Nixta Taqueria is the kind of place that could only exist in Austin. It’s a lo-fi East Side spot, with colorful corn murals, fluorescent lighting, and a golden disco ball - the restaurant version of an independent film on a shoestring budget. It may be a little rough around the edges, but that doesn’t stop Nixta from winning multiple Restaurant Academy Awards, including the Taco We Want To Eat Most This Year and the Best Supporting Beet in a Series, Miniseries, or Tostada.
Scrappy as the space might be, the food at Nixta is more like what you’d find in a blockbuster restaurant. It treads a line between the super-traditional (they make their own masa) and the unconventional (you don’t see many taquerias where duck confit stands in for carnitas). All the tortillas are homemade, leaving your hands smelling of corn hours later – like they should. Unlike a typical Austin taqueria, however, the influences are more than Tex-Mex. Many of the dishes, like the cured tuna tostada with chipotle mayo, feel like Mexico by way of California by way of Texas (which makes sense, because the chef here used to work in some of the best restaurants in LA and Mexico City).
That being said, when you’re at Nixta, you never forget you’re in a low-budget taqueria. The beet “tartare” tostada - which is really just roasted beets on a blue corn tostada - is incredible, but when we tried to split it up to share, our plastic fork shattered into pieces. They blast great music - out of a single HomePod. And while this place has a real energy to it, we’re convinced that most of it comes from the single spinning gold disco ball.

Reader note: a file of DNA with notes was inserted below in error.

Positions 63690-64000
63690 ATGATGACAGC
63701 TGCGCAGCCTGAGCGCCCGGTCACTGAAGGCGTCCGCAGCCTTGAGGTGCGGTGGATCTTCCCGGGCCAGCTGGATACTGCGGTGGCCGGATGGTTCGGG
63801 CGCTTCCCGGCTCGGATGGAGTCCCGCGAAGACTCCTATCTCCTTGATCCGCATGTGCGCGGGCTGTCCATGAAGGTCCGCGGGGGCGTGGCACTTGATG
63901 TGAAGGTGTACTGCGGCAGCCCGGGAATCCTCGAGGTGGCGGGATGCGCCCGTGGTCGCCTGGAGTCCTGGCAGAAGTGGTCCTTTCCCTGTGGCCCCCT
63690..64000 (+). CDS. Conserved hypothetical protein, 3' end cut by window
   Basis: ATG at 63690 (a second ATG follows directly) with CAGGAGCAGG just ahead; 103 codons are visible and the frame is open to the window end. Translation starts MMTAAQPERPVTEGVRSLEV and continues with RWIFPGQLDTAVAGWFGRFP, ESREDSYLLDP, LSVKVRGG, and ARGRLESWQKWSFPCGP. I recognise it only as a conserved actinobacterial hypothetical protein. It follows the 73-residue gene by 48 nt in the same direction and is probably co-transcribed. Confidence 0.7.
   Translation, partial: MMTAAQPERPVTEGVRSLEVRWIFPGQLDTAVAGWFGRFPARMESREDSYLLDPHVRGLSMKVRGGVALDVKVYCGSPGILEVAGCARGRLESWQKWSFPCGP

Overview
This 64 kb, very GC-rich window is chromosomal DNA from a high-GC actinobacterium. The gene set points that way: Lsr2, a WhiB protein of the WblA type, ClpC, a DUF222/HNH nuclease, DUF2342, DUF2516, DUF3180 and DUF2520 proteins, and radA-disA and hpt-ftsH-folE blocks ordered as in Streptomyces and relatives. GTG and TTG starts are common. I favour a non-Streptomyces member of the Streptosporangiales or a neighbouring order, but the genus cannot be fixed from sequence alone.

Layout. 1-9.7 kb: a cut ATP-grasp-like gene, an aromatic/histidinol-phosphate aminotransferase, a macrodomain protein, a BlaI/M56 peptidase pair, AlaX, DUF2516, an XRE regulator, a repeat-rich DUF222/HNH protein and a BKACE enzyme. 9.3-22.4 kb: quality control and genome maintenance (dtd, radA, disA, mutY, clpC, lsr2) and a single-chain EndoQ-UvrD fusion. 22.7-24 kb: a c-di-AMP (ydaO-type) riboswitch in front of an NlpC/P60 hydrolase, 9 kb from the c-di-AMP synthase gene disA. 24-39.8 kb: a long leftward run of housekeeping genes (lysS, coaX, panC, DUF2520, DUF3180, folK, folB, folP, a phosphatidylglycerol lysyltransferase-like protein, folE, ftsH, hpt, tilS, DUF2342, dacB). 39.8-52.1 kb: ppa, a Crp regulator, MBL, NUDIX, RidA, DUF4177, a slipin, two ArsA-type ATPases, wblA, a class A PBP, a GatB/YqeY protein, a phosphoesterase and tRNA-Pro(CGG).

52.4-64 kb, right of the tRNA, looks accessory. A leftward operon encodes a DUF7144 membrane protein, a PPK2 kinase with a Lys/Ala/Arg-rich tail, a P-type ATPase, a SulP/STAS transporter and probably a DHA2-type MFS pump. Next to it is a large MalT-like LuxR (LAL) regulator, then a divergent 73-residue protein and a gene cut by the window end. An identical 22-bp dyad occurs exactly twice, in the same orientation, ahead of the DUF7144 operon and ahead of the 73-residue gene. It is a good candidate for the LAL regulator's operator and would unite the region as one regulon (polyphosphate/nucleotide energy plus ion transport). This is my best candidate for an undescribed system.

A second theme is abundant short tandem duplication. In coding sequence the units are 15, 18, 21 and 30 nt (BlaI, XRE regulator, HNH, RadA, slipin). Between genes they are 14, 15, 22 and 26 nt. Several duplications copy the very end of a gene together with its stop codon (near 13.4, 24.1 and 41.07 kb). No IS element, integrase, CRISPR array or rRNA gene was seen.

Then there’s the wine list – which reads like one you’d find at a restaurant with $39 entrees instead of a taqueria with paper napkins – with interesting natural wines from Texas, France, and Mexico. While we like the charmingly cheesy wine glasses that probably came with the place, we do wish the wines were served at the right temperature. If that bothers you, though, you can just get a Modelo.
Overall, Nixta reminds us of the early days of Veracruz All Natural, or when Barley Swine was just a tiny, buzzy spot on South Lamar - in other words, some of the best of Austin’s indie hits. It’s not a perfect restaurant by any means, especially when you catch the clusterf-ck that sometimes happens at peak times when there’s a long wait to order. But when you walk right in and get a seat at the counter, or you get to spend a sunny afternoon outside on the picnic tables, you feel like you’re at the next restaurant version of Bottle Rocket, Clerks, or Dazed and Confused - and it won’t be long until everyone else discovers how good it is, too.
It’s a riff on a carnitas taco - traditionally made with pork - but here it’s shredded duck confit. Duck confit can be a little fatty, but the taco is brightened by a salsa cruda, radish, white onions, and cilantro. All on a ridiculously good blue corn tortilla. You should order this.
There’s a pretty generous portion of cured yellowfin underneath chipotle mayo, cilantro, and furikake. It can be a little difficult to split this because the tostada can be so crispy, but it’s so good you probably shouldn’t share it anyway.
Like Coldplay or Guy Fieri, people sometimes have mixed feelings about beets. If you’re not a fan, this will probably change your mind. Here the beets are almost like a beef tartare, but the beets are roasted and not raw, and they’re served with an avocado crema, fresh horseradish, and lime. It also happens to be vegan.
We really like the avocado paleta with spicy candied pineapple, but our favorite is the coconut one with coconut chips, toasted to order with a torch. Yes, they have a torch dedicated to toasting coconut. We need one.
Check Nixta Taqueria’s Instagram account for their rotating specials that change every two to three days - like a Persian mole taco and a very good chorizo quesadilla.